Bad Girls Throughout History: 100 Remarkable Women Who Changed the World - Ann Shen (2016)
English writer Jane Austen (1775-1817) may have invented the modern romantic comedy. The author of six wildly popular novels, and the cult idol of a devout following who call themselves either “Janeites” or “Austenites,” Austen lived a quiet life and wrote prolifically in a genre that bridged the romantic movement of her time with a fresh perspective of realism. Born into a close-knit upper-class family that had lost most of its wealth, Jane experienced firsthand the social etiquette and expectations placed upon women of the gentry. Though her creative life was steeped in romance, Austen experienced only a short-lived affair with a barrister-to-be who was equally poor and expected to marry up. So she turned to her writing.
With the help of her brother Henry, Jane’s first novel Sense and Sensibility was published when Jane was thirty-six. She chose to publish it anonymously, with the byline “By a Lady.” In fact, all her work was published as “By a Lady” during her lifetime. Royalty and literary scholars alike became big fans of her work, and she sold enough books near the end of her life to support herself, her mother, and her sister. After a brief hiatus, Austen’s books have continuously been in print since 1833. In 1869, her nephew’s publication of A Memoir of Jane Austen finally revealed her as the author of her novels.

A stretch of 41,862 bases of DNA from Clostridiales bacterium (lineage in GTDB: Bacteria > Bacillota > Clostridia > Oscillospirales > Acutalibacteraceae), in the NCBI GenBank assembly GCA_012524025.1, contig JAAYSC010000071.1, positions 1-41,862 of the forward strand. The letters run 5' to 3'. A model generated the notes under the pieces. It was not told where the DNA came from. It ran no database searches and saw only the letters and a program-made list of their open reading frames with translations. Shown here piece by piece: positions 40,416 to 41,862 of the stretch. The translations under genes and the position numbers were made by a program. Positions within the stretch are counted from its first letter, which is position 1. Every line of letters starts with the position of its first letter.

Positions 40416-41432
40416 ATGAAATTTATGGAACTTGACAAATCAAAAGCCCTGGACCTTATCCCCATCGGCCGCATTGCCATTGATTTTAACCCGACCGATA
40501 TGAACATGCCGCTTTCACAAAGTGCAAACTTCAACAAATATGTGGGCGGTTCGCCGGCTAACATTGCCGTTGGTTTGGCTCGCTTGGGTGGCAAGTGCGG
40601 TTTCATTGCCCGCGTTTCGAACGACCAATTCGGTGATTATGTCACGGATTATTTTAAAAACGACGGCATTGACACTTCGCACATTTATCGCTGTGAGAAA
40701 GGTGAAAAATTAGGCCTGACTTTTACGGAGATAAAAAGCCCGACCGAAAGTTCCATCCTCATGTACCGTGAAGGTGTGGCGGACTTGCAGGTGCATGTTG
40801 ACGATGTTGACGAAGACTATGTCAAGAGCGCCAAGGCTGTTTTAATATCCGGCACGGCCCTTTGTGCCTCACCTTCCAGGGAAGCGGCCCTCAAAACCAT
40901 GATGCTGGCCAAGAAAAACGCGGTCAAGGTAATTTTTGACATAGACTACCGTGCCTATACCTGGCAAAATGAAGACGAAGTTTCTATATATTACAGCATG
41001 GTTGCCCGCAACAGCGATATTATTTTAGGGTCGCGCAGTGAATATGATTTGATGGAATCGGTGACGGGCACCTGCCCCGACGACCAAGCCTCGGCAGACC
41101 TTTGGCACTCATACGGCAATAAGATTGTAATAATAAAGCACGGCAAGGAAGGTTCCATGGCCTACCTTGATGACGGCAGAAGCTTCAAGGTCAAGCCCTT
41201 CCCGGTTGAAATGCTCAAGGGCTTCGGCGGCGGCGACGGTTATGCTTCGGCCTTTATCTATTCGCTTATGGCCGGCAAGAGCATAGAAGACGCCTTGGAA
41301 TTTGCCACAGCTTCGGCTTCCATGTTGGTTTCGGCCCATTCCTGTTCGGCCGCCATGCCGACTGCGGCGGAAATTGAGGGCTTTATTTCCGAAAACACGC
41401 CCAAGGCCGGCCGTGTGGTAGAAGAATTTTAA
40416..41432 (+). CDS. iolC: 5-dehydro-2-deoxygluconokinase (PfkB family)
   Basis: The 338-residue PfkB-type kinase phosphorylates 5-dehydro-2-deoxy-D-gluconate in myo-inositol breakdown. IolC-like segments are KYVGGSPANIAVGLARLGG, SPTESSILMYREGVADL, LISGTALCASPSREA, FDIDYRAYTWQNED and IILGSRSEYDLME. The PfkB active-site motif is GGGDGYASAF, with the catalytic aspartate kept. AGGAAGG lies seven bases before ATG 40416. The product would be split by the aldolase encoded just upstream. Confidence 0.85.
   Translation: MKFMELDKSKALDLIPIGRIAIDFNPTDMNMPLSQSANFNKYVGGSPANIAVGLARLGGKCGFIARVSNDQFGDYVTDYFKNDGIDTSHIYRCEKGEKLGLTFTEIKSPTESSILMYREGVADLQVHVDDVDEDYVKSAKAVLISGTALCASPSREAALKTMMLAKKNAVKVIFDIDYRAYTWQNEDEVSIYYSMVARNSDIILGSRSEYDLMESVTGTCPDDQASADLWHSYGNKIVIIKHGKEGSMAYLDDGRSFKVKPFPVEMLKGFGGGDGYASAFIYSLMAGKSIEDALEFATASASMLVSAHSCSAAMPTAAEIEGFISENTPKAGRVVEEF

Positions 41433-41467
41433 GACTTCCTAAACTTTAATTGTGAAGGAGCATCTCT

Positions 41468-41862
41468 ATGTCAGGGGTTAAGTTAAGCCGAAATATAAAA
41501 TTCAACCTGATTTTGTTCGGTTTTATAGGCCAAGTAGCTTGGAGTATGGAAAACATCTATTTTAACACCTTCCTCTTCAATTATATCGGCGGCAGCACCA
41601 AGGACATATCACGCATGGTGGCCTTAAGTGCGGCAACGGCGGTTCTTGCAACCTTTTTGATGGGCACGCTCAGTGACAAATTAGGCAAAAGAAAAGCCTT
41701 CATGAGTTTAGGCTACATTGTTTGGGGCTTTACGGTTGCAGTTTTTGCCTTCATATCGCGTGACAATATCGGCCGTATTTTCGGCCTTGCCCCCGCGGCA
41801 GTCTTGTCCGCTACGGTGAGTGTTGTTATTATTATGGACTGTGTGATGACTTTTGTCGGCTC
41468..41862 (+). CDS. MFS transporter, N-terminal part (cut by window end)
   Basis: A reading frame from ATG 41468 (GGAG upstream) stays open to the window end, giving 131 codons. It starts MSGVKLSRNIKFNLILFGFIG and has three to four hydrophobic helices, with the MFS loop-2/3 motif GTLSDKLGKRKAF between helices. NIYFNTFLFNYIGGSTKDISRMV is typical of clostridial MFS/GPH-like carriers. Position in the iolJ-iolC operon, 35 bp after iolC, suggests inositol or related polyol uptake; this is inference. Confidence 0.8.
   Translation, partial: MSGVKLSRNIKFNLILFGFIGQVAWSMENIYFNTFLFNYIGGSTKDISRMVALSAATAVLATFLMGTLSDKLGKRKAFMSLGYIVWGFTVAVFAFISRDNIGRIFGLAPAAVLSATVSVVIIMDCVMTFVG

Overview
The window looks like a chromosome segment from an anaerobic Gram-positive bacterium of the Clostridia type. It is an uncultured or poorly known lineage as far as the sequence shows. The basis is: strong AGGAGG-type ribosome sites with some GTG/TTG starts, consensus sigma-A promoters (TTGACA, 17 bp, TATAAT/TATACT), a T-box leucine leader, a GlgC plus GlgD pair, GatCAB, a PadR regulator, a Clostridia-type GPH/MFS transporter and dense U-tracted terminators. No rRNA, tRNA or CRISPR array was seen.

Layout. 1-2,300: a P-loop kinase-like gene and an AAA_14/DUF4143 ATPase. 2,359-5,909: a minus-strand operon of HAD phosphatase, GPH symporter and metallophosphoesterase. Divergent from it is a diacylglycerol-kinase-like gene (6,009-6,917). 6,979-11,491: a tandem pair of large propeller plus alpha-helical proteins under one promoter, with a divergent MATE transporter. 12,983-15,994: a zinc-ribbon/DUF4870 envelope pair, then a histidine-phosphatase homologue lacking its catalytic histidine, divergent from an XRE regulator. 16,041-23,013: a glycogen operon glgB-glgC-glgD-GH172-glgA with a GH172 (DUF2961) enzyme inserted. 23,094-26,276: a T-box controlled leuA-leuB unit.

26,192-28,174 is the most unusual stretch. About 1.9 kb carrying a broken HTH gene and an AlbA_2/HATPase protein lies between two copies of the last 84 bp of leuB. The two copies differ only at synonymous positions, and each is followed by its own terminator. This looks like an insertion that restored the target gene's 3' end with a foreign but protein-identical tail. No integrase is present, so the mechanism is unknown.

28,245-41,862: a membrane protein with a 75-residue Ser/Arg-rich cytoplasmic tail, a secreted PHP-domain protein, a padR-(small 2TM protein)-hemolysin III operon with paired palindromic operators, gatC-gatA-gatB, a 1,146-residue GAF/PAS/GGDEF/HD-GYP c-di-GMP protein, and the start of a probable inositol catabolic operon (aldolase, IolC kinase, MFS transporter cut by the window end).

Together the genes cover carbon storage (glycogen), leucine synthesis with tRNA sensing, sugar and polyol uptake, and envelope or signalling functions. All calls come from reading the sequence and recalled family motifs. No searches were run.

Her work remains deeply influential on popular culture, as much as it was when it was first published, and has spawned continuous adaptations, rewrites, and sequels, including the famous modern-day versions of Pride and Prejudice (Bridget Jones’s Diary) and Emma (Clueless). Austen’s stories retain a cult status equal to Shakespeare’s in timelessness and reinvention.